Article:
An examination of historical traditions of informal life politics in Japan, and their links to similar traditions internationally. Though political life in East Asia is often viewed as highly state-centric, I argue that there is a long tradition of East Asian thought – evident in some forms of Daoism, Buddhism and even Confucianism – which emphasises the importance of non-state everyday action in creating the good society. One practical manifestation of these ideas in pre-Meiji Japan was the emergence of mutual aid groups. The chapter also examines how modern Japanese informal life politics drew on various European traditions, many of which had links to non-conformist Christianity or to the late nineteenth century upsurge of interest in Asian religions. The final sections of the chapter discusses the impact on Japan’s informal life politics of the early twentieth century Heiminsha movement, the Ashio pollution incident and the High Treason Incident of 1911.
This chapter explores the activities of a group of young rural teachers who, in the 1910s and 1920s, sought to develop a radically alternative form of lifelong education as a basis for transforming and ‘humanizing’ industrializing Japan. Their chief source of inspiration was the White Birch (Shirakaba) movement, named after the journal Shirakaba, founded in 1910. The White Birch movement’s founders were members of Japan’s social elite, and the movement is often seen as an intellectual coterie removed from the social realities of early twentieth century Japan. I argue, though, that the schoolteachers who took up and tried to practice the group’s ideas had a much greater connection to everyday social problems. The chapter discusses events such as the Togura Incident of 1918, in which actions by White Birch Teachers led to clashes with the authorities, and goes on to highlight the direct and indirect links which were formed between the White Birch activists and like-minded communities overseas, including the Dartington Hall group in Britain and, in India, Rabidranath Tagore’s agrarian and educational communities and the Andretta craft community.
In this chapter I trace the history of a network of movements originating in the small mountain village of Kangawa, near Ueda City, in the 1920s and 1930s. The first of these was the Peasant Art Movement, a project developed by artist Yamamoto Kanae and others from 1919 onward to promote local prosperity by encouraging handicraft production. This was closely linked to the Free Drawing Movement, in which Yamamoto also played a central role: a project to promote individuality and creativity through children’s art education. A third significant movement originating in Kangawa was the Free University, in which a central figure was philosopher Tsuchida Kyōson. Free Universities, created in Ueda and later in other parts of Japan, aimed to provide adult education to farmers and others, enabling them to acquire the intellectual autonomy needed to be active citizens in a democratizing society. The chapter examines the connection between these activities and the ambiguous role of Youth Groups (Seinendan) in rural Japan during the 1920s and 1930s. It also discusses the suppression of the Free University movement in the context of rising militarism, and the legacies of the movement for postwar Japan.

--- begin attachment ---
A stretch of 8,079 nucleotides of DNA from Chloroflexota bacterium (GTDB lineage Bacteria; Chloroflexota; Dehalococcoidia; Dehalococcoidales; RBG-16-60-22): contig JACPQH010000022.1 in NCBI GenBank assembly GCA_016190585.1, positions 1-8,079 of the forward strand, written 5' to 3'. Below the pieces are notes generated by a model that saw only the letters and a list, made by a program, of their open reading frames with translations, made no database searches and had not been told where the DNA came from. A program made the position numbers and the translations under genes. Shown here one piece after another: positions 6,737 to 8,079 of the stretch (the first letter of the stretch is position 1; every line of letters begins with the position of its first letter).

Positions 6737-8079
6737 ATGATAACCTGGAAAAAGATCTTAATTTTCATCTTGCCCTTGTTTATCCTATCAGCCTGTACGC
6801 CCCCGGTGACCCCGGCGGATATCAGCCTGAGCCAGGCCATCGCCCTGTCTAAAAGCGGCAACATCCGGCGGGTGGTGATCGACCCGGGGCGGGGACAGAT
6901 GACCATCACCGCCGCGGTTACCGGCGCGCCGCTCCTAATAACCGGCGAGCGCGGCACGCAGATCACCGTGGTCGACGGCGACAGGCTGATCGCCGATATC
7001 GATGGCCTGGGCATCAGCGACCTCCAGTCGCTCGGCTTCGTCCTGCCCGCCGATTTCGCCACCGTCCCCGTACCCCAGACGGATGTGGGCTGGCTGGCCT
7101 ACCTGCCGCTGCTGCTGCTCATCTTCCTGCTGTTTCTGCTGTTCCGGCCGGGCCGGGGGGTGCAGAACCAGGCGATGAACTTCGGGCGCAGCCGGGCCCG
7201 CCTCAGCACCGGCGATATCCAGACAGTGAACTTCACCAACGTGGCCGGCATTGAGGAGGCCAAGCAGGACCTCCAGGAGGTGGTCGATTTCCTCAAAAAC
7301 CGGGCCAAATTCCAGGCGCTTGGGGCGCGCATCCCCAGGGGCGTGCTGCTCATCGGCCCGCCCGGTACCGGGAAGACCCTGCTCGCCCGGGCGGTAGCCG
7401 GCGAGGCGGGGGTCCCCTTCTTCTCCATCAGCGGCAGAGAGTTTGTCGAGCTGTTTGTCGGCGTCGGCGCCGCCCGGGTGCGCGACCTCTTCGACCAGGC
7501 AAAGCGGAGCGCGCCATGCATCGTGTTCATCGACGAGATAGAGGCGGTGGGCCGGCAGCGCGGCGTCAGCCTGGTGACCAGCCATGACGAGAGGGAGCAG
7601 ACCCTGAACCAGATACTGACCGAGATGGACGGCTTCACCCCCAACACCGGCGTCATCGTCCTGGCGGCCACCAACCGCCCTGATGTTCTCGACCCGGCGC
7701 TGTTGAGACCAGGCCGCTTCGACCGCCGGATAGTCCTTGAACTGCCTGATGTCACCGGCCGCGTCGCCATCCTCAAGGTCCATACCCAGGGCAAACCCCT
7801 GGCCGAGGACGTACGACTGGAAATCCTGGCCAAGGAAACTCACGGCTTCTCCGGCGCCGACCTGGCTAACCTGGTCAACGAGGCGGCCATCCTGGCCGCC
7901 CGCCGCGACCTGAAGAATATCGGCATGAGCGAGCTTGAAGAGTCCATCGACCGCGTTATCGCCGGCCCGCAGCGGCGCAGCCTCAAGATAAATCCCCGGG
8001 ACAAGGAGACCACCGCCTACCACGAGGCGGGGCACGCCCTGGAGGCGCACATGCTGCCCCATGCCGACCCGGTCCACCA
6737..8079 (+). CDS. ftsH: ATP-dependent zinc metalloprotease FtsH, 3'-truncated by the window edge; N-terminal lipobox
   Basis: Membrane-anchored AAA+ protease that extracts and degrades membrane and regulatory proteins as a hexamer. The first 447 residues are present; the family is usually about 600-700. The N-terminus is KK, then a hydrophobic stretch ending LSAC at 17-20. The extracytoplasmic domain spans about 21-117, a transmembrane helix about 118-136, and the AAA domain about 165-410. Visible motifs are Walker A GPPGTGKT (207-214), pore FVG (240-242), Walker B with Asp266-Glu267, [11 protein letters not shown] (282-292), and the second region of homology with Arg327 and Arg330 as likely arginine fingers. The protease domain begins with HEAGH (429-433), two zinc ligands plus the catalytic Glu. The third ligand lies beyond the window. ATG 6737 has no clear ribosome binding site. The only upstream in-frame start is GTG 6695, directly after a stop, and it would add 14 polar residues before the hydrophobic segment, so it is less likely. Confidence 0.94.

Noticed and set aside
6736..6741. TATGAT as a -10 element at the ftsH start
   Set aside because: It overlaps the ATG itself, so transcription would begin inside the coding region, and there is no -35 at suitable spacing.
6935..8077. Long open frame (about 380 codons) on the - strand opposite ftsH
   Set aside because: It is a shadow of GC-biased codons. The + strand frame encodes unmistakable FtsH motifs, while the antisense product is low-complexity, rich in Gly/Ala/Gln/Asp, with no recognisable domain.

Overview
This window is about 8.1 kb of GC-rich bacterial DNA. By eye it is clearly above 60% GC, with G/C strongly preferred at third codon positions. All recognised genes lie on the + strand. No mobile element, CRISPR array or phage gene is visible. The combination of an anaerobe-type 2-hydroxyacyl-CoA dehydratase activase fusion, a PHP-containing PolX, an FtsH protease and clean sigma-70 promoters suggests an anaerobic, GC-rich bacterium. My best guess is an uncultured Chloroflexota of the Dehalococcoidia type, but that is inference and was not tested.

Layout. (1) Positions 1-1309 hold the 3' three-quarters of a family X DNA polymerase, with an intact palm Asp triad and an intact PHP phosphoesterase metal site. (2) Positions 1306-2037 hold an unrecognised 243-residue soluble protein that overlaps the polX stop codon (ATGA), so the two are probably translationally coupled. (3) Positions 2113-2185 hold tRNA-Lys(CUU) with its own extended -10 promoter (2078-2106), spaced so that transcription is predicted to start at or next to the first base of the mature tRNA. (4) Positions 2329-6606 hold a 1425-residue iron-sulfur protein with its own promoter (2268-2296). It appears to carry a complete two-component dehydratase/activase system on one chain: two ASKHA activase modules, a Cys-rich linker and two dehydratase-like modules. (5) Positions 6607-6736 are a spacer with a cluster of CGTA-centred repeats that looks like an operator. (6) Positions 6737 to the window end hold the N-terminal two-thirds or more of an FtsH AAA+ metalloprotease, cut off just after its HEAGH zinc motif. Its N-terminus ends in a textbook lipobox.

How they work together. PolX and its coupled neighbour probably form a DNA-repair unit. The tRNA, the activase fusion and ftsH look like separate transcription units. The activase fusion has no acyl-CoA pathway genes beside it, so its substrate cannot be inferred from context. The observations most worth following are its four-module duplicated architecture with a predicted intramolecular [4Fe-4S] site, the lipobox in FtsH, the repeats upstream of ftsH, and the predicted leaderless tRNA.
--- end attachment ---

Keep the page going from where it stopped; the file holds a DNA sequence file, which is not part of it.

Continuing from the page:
This concluding chapter offers a reassessment of informal life politics in the modern Japanese context. The activities explored in book can, from one perspective, be seen as having had very little effect on mainstream political life in Japan: indeed, they have often deliberately eschewed engagement with mainstream political institutions. But it can be argued that, as well as improving the quality of life for communities directly concerned, these activities have helped to offer an alternative understanding of ‘the political’ itself: an understanding that speaks to the crisis of democracy which confronts the world today. As this chapter acknowledges, the book has only been able to address limited facets of the rich history of informal life politics in Japan, but it is hoped that it has helped to open up a perspective that can be further developed in the future, as researchers and activists continue to seek a path forward out of the twenty-first century crisis of democracy.
The first two decades of the twenty-first century have witnessed a rise of populism and decline of public confidence in many of the formal institutions of democracy. This crisis of democracy has stimulated searches for alternative ways of understanding and enacting politics. Against this background, Tessa Morris-Suzuki explores the long history of informal everyday political action in the Japanese context. Despite its seemingly inflexible and monolithic formal political system, Japan has been the site of many fascinating small-scale experiments in 'informal life politics': grassroots do-it-yourself actions which seek not to lobby governments for change, but to change reality directly, from the bottom up. She explores this neglected history by examining an interlinked series of informal life politics experiments extending from the 1910s to the present day.